Identity management, also known as identity and access management (IAM), is a framework of policies, processes, and technologies that enable organizations to manage and control user identities and their access to systems, applications, and resources. It encompasses the entire lifecycle of user identities, including provisioning, authentication, authorization, and deprovisioning. Here are the key components of identity management:
User Provisioning: User provisioning involves creating, modifying, and disabling user accounts and their associated privileges. It includes processes for onboarding new users, assigning appropriate access rights, and managing user roles and permissions.
Authentication: Authentication verifies the identity of users attempting to access systems or applications. Common authentication mechanisms include passwords, multi-factor authentication (MFA), biometrics, smart cards, and digital certificates. Strong authentication methods enhance security and mitigate the risk of unauthorized access.
Single Sign-On (SSO): SSO enables users to access multiple systems and applications with a single set of credentials. Once authenticated, users can seamlessly navigate between various resources without re-entering their credentials. SSO improves user experience while reducing the need for multiple passwords.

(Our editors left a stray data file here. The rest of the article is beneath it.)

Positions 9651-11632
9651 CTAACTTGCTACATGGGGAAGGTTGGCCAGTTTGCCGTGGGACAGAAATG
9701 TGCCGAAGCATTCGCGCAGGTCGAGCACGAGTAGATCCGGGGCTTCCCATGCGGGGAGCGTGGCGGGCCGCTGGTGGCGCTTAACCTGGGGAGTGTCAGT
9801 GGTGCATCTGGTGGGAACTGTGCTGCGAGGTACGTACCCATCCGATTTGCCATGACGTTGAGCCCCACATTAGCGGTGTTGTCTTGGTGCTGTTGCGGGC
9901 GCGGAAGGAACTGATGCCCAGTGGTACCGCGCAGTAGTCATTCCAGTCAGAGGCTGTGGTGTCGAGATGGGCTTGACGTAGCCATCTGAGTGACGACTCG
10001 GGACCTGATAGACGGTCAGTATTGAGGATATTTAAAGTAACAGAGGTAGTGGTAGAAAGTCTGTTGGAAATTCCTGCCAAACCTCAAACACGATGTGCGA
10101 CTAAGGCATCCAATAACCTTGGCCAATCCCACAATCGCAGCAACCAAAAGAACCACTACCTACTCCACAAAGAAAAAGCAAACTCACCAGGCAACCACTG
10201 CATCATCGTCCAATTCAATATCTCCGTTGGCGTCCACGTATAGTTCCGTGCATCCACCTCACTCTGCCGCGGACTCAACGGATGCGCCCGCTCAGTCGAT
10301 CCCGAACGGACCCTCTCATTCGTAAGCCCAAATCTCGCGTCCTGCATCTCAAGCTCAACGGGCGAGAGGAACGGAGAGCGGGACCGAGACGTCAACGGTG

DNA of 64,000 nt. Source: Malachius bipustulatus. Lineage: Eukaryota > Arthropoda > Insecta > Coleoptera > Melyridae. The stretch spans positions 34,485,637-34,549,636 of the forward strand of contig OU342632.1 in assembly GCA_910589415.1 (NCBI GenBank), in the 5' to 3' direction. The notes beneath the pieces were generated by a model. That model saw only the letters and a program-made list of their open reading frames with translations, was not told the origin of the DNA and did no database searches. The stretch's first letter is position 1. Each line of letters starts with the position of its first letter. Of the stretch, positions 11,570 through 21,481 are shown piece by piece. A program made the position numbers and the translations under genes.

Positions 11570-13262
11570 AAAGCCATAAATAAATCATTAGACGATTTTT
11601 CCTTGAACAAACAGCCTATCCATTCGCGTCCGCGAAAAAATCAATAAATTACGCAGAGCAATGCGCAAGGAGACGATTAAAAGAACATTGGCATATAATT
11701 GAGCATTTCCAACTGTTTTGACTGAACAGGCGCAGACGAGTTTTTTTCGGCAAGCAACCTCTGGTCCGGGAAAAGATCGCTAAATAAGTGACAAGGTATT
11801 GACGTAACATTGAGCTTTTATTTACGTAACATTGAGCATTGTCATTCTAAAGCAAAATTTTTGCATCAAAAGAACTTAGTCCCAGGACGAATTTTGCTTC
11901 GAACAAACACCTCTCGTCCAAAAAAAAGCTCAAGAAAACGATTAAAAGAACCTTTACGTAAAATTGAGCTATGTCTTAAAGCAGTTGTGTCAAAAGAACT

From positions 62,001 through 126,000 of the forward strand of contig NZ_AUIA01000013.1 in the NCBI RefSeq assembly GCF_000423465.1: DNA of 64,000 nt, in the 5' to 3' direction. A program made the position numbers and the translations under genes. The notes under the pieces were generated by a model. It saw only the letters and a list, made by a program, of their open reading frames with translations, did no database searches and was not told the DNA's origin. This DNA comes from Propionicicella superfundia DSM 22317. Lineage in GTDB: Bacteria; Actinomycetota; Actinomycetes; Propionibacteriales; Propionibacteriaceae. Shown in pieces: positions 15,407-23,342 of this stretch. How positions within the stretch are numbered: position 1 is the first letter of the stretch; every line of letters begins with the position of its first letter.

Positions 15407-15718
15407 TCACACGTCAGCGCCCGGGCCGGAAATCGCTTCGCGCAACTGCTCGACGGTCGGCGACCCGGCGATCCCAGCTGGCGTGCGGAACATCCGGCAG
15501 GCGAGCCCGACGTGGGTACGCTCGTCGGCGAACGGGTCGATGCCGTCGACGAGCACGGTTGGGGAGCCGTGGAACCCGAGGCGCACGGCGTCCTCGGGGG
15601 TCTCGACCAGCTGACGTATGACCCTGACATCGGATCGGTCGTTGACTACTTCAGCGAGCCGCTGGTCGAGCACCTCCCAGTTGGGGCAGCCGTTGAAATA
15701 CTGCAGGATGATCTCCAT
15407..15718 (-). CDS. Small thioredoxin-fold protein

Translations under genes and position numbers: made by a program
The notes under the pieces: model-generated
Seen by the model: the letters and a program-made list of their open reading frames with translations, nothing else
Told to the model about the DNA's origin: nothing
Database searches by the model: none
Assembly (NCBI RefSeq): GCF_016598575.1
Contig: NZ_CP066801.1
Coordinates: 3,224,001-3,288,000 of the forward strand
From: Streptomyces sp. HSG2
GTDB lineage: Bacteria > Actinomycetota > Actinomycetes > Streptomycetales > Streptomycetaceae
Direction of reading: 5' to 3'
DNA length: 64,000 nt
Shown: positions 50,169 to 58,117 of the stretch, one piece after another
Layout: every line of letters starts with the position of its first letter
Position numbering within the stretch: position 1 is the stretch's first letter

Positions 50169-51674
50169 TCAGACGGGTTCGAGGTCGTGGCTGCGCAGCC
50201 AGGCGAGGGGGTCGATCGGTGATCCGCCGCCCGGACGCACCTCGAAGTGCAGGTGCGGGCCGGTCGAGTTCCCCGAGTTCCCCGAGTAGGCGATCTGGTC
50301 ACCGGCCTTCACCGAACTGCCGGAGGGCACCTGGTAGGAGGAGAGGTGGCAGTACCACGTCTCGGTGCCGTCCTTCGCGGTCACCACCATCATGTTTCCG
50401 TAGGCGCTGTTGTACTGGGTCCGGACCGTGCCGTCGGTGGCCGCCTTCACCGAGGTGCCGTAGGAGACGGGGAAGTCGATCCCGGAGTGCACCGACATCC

Access Control: Access control mechanisms determine what resources users are authorized to access and what actions they can perform. It involves enforcing policies based on user roles, permissions, and attributes. Access control measures may include role-based access control (RBAC), attribute-based access control (ABAC), and least privilege principles.
Directory Services: Directory services, such as Lightweight Directory Access Protocol (LDAP) or Active Directory (AD), store and manage user identities, attributes, and group memberships. Directories provide a central repository for user information, making it easier to manage identities across multiple systems and applications.
Privileged Access Management (PAM): PAM focuses on managing and securing privileged accounts, such as administrator or root-level access. It involves implementing controls, monitoring privileged access, enforcing session recording, and ensuring least privilege principles for privileged users.
Identity Governance and Administration (IGA): IGA encompasses processes and tools for managing user identities, roles, and entitlements. It involves defining and enforcing policies, conducting access certifications, and ensuring compliance with regulatory requirements.
Federation: Federation allows for secure authentication and authorization across different organizations or domains. It enables users to access resources in trusted external systems using their existing credentials, eliminating the need for separate accounts.
User Lifecycle Management: User lifecycle management encompasses processes for managing user identities throughout their lifecycle, including onboarding, role changes, transfers, and offboarding. It ensures that user access remains appropriate and aligned with their roles and responsibilities.
Auditing and Compliance: Identity management systems generate audit logs and reports to track user activities, access requests, and changes to identities and permissions. These logs help with compliance audits, security investigations, and detecting anomalous or suspicious behaviour.
Effective identity management enhances security, improves user productivity, and ensures compliance with regulatory requirements. It requires a well-defined strategy, robust processes, and the implementation of appropriate technologies to manage user identities, their access rights, and the protection of sensitive data and resources.